The issues around policing, the issues around school attendance – there are a number of areas. Particularly I go back to this issue of school attendance. Yes there are some places where there’s been some improvement, other places not very much improvement. So I would suggest that we have a lot more to be done in this area of getting children to school.
ELEANOR HALL: Let’s have a look at some of the numbers in your 12-month review. The health checks still haven’t reached all communities; that was the prime reason for this intervention. A leaked report to Crikey dated just in mid-May showed that only 63 per cent of children in remote communities had received health checks. What’s the percentage now a month later?
JENNY MACKLIN: I’ve got the actual numbers here and what we’ve got is that almost 11,000 child health checks have been done and we’ve had some follow-ups occur. So there have certainly been, I think around 700 children have received follow-up audiology tests. We’ve also had some operations done, some surgical operations done for ear nose and throat and for dental treatment.
But this is another area where we certainly need ongoing commitment. There is additional funding in this year’s Budget for ongoing health follow-ups to be done for children.
But you’re right, this is an area where we do need to continually work and the Government and Nicola Roxon in particular, the Health Minister, is determined that we really embed this issue into improved primary health care in the Northern Territory.
ELEANOR HALL: And yet the intervention has been roundly criticised by the Australian Medical Association president Rosanna Capolingua. She says that the Government should be funding this properly and not relying on voluntarism from doctors. She says non-Indigenous Australians don’t have to rely on charity for their healthcare.
It’s a fair point isn’t it?
JENNY MACKLIN: I think what’s important, I don’t intend to play politics with this issue, I think what’s important is to recognise that there are many doctors around Australia who want to be able to contribute and deliver their services and be paid for it.
But to come into remote parts of Australia to deliver the health care that these children, and certainly in many cases their parents as well, need, we know that there’s a very serious shortage of doctors across Australia and of course it’s hard to get doctors into remote parts of Australia. I know this is a big issue for us. We want to work with the medical profession to make sure that we get the services delivered that children need …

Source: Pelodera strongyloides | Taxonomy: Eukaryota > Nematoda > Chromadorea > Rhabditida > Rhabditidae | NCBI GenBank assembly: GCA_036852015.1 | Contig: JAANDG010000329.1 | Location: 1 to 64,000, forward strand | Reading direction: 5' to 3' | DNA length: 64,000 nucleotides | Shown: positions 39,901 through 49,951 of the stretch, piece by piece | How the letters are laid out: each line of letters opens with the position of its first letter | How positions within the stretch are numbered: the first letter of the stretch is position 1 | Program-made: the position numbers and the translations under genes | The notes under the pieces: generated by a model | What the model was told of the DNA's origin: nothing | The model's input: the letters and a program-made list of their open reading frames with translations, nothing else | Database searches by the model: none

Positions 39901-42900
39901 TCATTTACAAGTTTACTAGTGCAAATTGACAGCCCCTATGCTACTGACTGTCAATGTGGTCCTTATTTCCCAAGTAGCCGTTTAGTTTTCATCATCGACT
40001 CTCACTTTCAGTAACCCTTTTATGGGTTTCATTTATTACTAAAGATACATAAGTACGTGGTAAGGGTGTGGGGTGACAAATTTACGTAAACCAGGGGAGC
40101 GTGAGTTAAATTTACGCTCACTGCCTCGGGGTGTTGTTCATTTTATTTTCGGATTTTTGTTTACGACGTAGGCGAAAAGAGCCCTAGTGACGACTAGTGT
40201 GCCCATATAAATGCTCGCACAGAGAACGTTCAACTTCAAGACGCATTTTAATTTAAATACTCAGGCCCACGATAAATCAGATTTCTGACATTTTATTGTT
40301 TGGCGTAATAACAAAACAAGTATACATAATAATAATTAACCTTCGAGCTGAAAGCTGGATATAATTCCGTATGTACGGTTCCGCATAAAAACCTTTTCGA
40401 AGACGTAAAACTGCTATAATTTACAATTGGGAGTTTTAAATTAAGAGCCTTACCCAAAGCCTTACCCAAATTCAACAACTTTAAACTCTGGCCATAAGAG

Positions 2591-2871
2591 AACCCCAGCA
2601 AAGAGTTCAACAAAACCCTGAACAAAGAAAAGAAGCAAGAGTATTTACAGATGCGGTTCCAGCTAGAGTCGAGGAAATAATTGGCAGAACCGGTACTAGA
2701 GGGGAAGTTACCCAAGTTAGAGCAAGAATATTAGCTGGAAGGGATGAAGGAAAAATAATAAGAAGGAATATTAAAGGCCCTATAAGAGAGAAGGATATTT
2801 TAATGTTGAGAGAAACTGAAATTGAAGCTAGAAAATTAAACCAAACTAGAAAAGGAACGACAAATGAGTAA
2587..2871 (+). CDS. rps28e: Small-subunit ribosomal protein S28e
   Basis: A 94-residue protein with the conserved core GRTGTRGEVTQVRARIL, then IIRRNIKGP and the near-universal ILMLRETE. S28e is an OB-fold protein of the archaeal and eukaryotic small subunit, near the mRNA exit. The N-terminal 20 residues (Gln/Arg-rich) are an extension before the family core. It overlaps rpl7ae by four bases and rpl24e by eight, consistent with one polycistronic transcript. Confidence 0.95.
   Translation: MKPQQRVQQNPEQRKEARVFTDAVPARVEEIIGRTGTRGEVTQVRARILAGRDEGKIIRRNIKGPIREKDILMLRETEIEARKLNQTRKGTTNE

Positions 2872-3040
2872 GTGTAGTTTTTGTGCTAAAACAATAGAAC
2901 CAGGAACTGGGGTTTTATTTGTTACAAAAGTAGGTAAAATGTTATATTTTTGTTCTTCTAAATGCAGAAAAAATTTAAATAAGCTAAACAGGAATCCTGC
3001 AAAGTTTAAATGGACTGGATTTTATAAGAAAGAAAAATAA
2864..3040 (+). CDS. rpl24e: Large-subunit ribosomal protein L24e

ELEANOR HALL: How damaging is it then for you that the AMA has withdrawn its support for the intervention and is no longer recruiting doctors?
JENNY MACKLIN: Well I think the important thing is that we work with the profession broadly and that we make sure that we do get these services delivered both by doctors, nurses and other health professionals.
We’re going to need the support and services of a wide range of different health professionals. We understand that that’s critical for these children and that’s why we’ll be working with many, many different parts of the health professional workforce.
ELEANOR HALL: Now income management was another controversial area of the intervention. Your 12-month-report suggests it’s now operating in 52 of the 73 communities, but there has been a lot of criticism about it being a sort of nanny-style intervention. How do you respond to that criticism?
JENNY MACKLIN: I think it’s important when considering the effectiveness of income management that we listen to the people who have actually been part of it for the last six to nine months, and of course their experience varies depending on where they live.
This will be a critical part of the review, to look at the effectiveness of income management, to see whether or not it has actually delivered.
What we’re hearing anecdotally certainly has helped in some communities. I’m hearing from particularly women in communities that they now have more money that they can dedicate to food and clothing, the things that children really need.
And the other thing that a number of women say to me is that they’re less likely to be humbugged, they’re less likely to be harassed for money because everybody knows that half of their money has to be spent on essentials for children.
But this will be a critical part of the review – to look at the effectiveness of income management and see whether or not it really is delivering for children.
ELEANOR HALL: Minister thanks very much for joining us.
JENNY MACKLIN: Thank you.
ELEANOR HALL: And that’s the Federal Indigenous Affairs Minister Jenny Macklin speaking in Canberra a short time ago.